Republicans Can’t Win Without Solving Their ‘Secular Problem’

Bill Scher

Last week I wrote that the GOP is on track to lose the Latino vote yet again. On the day Republicans face up to this problem, they at least know what they have to do: suck it up on immigration reform.

But Republicans have a bigger demographic challenge looming over them, one of which they are less cognizant, of which they will have harder time accepting, and of which the solutions are less obvious: the Republican “secular problem.”

In the Bush Era, pundits were fond of lording over Democrats that they suffered from a “God problem.” But ever since Democrats won the 2006 midterms, I have been writing that the opposite was true.

The 2006 exit poll data showed that Democrats crushed Republican among voters who went to church “a few times a year” (60-38 percent) and “never” (67-30 percent), while the Republican margin among those who attended church “weekly” was slashed from 16 points in the previous midterm to seven.

In 2008, the Republican secular problem was magnified. As I wrote days after the election:

…In 2008, Sen. John McCain received 39 percent support of voters who seldom attend religious services, and 30 percent from those who never go. Both numbers represent a 6-point drop from what Bush received in 2004…

…Obama received 43 percent of the vote from voters who attend religious services weekly or more than weekly. For Kerry, those numbers were 41 percent and 35 percent…

In short, McCain did worse with a growing population of secular voters, while Obama did better among religious voters.

I revisited the secular problem for Politico last Friday, in a piece exploring the moment when Ronald Reagan married the Republican Party to the Christian Right. I summed up the 2012 data as follows:

…an interesting thing happened in 2012. Obama’s support among white evangelicals, and among voters who attend religious services at least weekly, had returned to 2004 levels. And he won anyway.

While Obama replicated Kerry’s weak performance among 42 percent of voters who said they were regular worshippers, Mitt Romney receded slightly from Bush’s 2004 already weak levels among the 57 percent who never went to services or who went irregularly.

The secular vote was exactly as large as the weekly churchgoing vote in 2012, both at 42 percent. But Obama beat Romney by 11 points among the religious swing vote: those who say they go to church “a few times a month.” Since people tend to exaggerate how often they worship, this group may overlap more with secular than religious voters, though it did vote for Bush in 2004 by a tiny margin.

Should Republicans just try to win back these religious swing voters? As I said in Politico, “…that would be plugging a finger in the dike. The trend in church attendance is down, so in all likelihood the secular vote is going to grow over time.”

Republicans could also take heart in their 2014 House election performance: they actually won the vote of those who attend service “a few times a year” by three points. But with so many uncontested races, and little effort from Democrats to try to take back the House, Democratic turnout was hardly maximized.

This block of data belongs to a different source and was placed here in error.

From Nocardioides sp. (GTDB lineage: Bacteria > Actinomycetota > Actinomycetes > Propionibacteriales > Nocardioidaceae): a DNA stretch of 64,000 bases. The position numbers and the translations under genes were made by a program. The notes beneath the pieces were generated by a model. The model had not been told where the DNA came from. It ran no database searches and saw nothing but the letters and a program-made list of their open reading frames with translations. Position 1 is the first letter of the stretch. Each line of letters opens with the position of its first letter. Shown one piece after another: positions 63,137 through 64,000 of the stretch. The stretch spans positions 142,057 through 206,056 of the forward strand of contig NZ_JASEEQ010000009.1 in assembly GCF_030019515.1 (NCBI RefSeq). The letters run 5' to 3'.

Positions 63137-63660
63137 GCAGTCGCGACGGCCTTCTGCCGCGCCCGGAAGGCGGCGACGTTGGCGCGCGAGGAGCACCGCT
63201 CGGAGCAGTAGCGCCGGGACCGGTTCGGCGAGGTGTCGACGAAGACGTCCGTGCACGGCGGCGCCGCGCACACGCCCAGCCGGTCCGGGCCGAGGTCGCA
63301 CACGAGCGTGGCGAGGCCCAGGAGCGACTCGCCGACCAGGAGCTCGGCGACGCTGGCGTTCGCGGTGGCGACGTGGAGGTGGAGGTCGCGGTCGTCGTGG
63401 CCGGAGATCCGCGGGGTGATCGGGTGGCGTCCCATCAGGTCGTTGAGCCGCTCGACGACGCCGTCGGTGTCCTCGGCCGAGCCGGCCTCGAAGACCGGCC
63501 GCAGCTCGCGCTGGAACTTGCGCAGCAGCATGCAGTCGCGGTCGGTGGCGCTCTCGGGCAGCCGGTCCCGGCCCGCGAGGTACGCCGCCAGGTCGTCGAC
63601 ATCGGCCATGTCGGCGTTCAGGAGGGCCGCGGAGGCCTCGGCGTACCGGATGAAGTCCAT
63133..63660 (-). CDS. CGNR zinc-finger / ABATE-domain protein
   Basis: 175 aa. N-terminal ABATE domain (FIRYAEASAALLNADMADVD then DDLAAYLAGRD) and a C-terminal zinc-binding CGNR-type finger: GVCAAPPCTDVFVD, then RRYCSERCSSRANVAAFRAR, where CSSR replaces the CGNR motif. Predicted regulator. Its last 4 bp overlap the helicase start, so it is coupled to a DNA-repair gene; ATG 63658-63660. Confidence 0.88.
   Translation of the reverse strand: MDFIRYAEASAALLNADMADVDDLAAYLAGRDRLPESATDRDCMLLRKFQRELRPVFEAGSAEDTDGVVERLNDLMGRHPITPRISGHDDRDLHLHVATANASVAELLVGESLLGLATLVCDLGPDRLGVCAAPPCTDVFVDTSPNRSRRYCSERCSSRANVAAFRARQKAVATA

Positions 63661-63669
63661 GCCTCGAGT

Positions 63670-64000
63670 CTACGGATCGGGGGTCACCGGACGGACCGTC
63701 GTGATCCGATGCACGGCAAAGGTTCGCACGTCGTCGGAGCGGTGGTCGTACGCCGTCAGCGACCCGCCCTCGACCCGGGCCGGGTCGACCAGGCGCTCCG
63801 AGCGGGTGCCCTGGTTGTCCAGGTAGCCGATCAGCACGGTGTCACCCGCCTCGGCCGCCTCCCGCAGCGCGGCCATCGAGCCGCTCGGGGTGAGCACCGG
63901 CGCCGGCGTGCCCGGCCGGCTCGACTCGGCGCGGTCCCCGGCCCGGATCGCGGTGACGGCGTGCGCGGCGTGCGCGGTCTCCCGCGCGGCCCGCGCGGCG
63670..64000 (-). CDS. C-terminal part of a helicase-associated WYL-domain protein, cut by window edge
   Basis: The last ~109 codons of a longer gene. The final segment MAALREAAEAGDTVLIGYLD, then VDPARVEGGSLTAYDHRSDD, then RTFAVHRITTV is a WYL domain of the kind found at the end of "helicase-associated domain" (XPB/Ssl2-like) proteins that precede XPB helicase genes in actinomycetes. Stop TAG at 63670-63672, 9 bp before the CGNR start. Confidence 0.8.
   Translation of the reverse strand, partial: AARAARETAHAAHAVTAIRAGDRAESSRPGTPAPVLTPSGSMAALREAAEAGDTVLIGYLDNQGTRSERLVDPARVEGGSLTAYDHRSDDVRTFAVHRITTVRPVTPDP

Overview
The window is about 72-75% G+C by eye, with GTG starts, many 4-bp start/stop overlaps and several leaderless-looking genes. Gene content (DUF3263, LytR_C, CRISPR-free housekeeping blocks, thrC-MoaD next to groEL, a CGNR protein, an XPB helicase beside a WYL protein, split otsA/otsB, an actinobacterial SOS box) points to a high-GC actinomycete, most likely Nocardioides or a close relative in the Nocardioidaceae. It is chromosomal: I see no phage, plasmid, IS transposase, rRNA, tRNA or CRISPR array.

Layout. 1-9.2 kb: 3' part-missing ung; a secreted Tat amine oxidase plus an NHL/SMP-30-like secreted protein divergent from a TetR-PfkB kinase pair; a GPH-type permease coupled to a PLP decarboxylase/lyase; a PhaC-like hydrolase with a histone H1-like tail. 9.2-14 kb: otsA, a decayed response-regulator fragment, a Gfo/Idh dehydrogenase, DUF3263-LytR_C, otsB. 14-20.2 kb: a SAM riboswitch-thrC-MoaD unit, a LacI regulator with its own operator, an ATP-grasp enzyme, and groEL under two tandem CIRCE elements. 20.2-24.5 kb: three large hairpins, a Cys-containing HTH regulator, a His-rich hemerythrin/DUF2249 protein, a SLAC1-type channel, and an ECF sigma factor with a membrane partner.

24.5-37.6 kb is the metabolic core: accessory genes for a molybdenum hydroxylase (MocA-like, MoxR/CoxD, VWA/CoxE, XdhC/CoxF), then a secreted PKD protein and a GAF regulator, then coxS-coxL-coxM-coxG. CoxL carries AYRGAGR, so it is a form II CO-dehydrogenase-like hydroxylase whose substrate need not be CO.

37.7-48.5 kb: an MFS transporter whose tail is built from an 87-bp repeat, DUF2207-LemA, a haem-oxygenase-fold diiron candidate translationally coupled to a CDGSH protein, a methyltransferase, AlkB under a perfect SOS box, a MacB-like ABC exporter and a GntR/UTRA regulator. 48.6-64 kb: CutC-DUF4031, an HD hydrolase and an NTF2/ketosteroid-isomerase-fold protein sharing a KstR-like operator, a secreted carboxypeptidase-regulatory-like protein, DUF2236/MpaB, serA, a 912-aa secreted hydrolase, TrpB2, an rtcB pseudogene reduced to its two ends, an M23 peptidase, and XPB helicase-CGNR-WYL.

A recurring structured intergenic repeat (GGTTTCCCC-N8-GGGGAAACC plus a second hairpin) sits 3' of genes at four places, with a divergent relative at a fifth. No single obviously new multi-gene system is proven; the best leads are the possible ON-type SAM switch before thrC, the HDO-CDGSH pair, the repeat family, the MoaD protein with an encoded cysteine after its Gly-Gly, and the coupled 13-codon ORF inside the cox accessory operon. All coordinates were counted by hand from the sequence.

More ominously for Republicans: the 2014 secular vote (44 percent) was actually larger that the weekly worshiper vote (40 percent). That four-point secular tilt was closer to the five-point spread found in 2008, when Obama won with his most comfortable margin.

Furthermore, the warmup to the 2014 midterm election did not feature a cavalcade of Republican presidential candidates trying to pander to social conservatives in hopes of winning the early primary contests. That gives Democrats opportunities to stoke the embers of their secular base, and remind folks that – unlike in a midterm election – the Supreme Court is on the line.

If in 2016, Republicans again fail to cut into the secular vote in a presidential year, and rack up a 1-6 record in presidential popular votes going back to 1992, the need to win over the secular vote will become stark. But any moves to rectify the problem tear at the social conservative pillar of the current base. I laid out the problem in Politico:

Solving the Republican secular problem will be a far more painful process than solving the Latino problem. A single issue complicates the Republican Latino outreach effort: immigration. And it’s an issue where the Latino interest dovetails with the interest of Republican large donors. No sacrifice is required of core conservative principles regarding low taxes or deregulations. Conservative Republicans have already voted for immigration reform and survived their subsequent election.

But anything that would impress a secular voter – giving up 20-week abortion bans, renouncing “religious freedom” laws that would permit discrimination, demanding equal rights for the transgendered – would be anathema to the social conservatives who make up a considerable portion of the Republican base. Republicans may be forced to make a real, shall we say, Solomonic decision.

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